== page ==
When seeing this in a visual way it allows you to understand more about the things that make you happy and the things that you want to avoid. Challenges are not always a bad thing, but it's when you feel you're equipped to handle that challenge that makes the difference. Tracking your journey can demonstrate your resilience.

Try this exercise with your F4S results in mind. Consider which experiences reflected your Top 5 motivations.

What would you do if money were not an object for you?

Asking 'what am I good at?' is very different from asking ‘what would I like to do?’. Sometimes we are great at things that we don't enjoy, but do them as a sense of duty or inertia because we started on a path and it seems too hard to shift course.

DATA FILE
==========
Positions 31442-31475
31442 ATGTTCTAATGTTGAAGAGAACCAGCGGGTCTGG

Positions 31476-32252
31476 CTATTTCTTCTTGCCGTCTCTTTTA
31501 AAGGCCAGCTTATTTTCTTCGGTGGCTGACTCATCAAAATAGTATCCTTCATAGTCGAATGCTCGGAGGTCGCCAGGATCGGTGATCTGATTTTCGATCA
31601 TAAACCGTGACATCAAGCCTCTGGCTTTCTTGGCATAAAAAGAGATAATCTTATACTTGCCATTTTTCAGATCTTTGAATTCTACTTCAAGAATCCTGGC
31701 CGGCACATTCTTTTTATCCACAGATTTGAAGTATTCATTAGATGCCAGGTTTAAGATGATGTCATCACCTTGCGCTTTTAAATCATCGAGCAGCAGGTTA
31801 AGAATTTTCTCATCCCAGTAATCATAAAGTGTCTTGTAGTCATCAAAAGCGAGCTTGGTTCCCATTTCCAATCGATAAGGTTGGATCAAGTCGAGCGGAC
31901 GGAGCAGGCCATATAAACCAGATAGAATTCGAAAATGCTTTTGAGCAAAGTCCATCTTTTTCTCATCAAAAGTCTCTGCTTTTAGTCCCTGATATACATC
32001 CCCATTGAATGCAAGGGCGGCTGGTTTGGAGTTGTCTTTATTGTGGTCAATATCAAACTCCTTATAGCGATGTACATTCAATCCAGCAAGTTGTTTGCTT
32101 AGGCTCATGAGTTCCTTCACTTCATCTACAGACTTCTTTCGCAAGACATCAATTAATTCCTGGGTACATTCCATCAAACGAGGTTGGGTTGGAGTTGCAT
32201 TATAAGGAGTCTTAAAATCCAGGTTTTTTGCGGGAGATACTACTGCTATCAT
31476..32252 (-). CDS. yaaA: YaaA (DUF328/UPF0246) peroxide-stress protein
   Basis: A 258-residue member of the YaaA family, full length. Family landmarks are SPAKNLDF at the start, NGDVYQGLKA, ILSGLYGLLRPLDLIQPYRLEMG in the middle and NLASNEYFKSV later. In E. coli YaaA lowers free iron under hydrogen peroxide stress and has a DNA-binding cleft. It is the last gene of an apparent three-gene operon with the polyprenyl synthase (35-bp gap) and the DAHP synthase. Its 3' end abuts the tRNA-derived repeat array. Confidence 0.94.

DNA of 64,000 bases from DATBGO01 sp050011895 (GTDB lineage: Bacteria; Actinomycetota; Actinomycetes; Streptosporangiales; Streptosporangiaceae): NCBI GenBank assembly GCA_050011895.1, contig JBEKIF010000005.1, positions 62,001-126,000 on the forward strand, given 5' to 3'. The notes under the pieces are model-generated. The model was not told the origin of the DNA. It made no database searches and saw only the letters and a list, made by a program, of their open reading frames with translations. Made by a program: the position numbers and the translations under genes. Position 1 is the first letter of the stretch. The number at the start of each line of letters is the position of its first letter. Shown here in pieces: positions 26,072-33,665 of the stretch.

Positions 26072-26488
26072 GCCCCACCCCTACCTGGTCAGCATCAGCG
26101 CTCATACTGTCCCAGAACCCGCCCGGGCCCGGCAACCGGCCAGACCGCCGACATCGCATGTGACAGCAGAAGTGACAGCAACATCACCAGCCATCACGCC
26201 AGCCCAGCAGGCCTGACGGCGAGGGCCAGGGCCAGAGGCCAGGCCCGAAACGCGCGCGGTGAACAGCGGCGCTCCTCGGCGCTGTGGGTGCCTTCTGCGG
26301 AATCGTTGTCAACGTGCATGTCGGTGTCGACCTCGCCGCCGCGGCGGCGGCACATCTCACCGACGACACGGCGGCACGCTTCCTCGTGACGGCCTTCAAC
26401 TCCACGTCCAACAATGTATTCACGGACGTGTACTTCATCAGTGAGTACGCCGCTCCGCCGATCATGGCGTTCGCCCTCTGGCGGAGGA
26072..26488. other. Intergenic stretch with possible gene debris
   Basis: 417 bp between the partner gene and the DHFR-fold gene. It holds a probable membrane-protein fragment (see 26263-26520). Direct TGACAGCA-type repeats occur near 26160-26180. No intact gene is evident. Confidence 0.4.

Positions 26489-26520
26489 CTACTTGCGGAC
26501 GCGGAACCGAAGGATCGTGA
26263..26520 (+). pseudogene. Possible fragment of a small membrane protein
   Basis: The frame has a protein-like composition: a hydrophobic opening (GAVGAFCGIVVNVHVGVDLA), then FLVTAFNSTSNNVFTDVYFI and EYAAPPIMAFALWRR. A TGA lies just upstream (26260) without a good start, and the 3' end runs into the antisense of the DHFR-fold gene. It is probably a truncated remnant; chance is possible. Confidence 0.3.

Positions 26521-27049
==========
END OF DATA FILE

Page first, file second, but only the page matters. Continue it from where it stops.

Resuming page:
When my clients and students are first starting out on a transition or job search journey, there’s often a great deal of anxiety. Many want to tackle this search as they would anything else in life – headfirst! They want to jump in and start sending applications right away. While I applaud the initiative and drive, it’s super important to take a moment and strategize. Time is limited for everybody and we need to make sure that the effort that they put in will most likely reap the best benefits.

Brainstorming is a key component of this strategy session. I want to give my clients the opportunity to visualize the possibilities of what could be. The sky’s the limit and they don’t have to limit themselves to reality.

I ask these questions to help resolve self-limiting patterns:

  • Which aspects of the daydream bring them joy?